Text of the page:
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handcuffsSexual harassment violates multiple employment statutes with jurisdiction over New York City. These statutes give victims of sexual harassment the right to recover damages in an administrative proceeding or a civil lawsuit. In some cases, the acts that lead to a sexual harassment complaint may also violate criminal laws. A lawsuit filed in the fall of 2016 demonstrates the unfortunately close relationship between civil claims for sexual harassment and certain criminal offenses. The lawsuit seeks to hold the plaintiff’s employer accountable for failing to respond to her complaints of sexual harassment, which led to an assault that left her with life-threatening injuries. Trease v. ITT Educational Svcs., Inc., No. 2:16-cv-02982, complaint (D. Ariz., Sep. 6, 2016).

Title VII of the Civil Rights Act of 1964 deals with various forms of employment discrimination throughout the country, including sex discrimination. Amendments to the statute and Supreme Court decisions have added to the statute’s definition of sex discrimination over the years. It now includes various forms of sexual harassment. Employers have a duty to respond to employees’ complaints about sexual harassment that creates a hostile work environment. At the state level, the New York State Human Rights Law (NYSHRL) provides similar protections for workers, and it sets similar expectations for employers. The New York City Human Rights Law (NYCHRL) does much the same for employers and employees in the city.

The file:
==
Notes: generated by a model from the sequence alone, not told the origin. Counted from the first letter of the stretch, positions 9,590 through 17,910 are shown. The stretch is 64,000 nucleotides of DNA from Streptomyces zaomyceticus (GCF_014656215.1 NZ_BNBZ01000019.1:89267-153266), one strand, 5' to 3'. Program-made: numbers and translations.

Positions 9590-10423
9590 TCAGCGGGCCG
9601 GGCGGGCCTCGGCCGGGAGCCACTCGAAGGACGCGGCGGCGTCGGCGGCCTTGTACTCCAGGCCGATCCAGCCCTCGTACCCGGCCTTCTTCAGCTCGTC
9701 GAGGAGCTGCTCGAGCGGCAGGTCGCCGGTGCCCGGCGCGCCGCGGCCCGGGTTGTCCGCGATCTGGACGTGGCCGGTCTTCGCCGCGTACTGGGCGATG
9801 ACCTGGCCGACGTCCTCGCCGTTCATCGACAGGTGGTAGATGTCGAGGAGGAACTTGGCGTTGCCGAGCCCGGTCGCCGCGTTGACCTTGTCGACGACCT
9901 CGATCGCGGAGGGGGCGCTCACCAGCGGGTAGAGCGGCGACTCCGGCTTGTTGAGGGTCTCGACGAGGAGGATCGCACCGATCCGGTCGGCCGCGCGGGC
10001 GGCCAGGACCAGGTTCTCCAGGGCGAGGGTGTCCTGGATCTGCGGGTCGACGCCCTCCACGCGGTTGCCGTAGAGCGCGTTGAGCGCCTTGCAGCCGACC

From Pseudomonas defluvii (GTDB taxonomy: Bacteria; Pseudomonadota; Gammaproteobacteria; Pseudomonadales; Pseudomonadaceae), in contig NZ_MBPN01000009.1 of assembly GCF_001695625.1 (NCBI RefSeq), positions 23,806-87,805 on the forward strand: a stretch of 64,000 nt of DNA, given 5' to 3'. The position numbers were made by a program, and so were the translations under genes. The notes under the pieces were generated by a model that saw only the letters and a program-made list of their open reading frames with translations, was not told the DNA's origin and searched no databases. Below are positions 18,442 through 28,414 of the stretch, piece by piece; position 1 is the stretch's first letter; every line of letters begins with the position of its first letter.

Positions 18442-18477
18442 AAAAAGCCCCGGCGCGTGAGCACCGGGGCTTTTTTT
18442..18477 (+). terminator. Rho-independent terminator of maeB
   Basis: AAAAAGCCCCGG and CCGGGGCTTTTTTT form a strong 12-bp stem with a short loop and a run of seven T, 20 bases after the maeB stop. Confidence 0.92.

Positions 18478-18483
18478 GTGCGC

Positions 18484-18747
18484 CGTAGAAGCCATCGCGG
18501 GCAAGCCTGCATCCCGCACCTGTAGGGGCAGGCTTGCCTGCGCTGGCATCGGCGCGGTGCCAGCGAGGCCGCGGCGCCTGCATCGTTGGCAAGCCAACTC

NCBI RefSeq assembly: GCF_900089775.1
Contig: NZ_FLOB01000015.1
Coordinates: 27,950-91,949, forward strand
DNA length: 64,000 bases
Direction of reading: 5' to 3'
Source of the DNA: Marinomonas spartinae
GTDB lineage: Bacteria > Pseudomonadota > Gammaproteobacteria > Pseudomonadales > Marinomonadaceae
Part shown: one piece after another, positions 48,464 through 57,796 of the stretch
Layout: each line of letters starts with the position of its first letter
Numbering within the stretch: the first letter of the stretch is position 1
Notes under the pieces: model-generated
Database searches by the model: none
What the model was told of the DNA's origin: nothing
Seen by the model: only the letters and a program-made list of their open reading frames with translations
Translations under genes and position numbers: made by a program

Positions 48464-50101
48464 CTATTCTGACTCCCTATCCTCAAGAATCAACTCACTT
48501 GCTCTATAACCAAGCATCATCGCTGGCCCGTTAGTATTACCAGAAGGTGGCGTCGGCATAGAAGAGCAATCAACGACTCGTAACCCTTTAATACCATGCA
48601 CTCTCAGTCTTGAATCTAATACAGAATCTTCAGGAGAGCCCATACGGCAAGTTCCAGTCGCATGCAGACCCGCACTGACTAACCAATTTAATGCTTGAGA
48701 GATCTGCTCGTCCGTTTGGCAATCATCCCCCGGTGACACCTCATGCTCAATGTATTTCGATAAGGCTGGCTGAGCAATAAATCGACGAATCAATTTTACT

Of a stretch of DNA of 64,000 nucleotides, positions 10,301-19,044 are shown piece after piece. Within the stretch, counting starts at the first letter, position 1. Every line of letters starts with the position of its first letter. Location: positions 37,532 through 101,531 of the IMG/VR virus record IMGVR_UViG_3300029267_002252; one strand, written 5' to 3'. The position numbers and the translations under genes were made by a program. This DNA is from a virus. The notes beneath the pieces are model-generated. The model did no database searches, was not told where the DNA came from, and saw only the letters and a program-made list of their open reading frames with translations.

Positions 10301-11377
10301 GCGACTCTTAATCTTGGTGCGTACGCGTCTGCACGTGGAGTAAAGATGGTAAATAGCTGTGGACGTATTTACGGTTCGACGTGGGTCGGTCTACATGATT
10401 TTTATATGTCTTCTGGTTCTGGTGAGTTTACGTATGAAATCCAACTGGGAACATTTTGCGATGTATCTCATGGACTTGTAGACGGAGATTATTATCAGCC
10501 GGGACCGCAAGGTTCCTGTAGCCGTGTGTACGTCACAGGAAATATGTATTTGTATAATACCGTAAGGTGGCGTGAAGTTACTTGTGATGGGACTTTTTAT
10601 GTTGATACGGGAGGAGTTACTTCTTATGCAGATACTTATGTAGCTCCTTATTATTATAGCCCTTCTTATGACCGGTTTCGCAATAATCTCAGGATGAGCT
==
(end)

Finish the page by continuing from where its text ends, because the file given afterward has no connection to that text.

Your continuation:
The plaintiff in Trease worked for the defendant, a “for-profit college” with locations around the country, as an “enrollment representative.” Trease, complaint at 3. Her complaint alleges sexual harassment by at least two individuals, a fellow employee of the defendant and a student, although the student’s alleged harassment dominates the story of the case. The student, who enrolled in the fall of 2011, had prior convictions from another state for “kidnapping, burglary, and rape,” and therefore he wore an ankle monitor. Id. The defendant assigned the student to the plaintiff. She alleges that the student made repeated “unwanted sexual advances,” but the defendant took no action in response to her complaints. Id. at 4.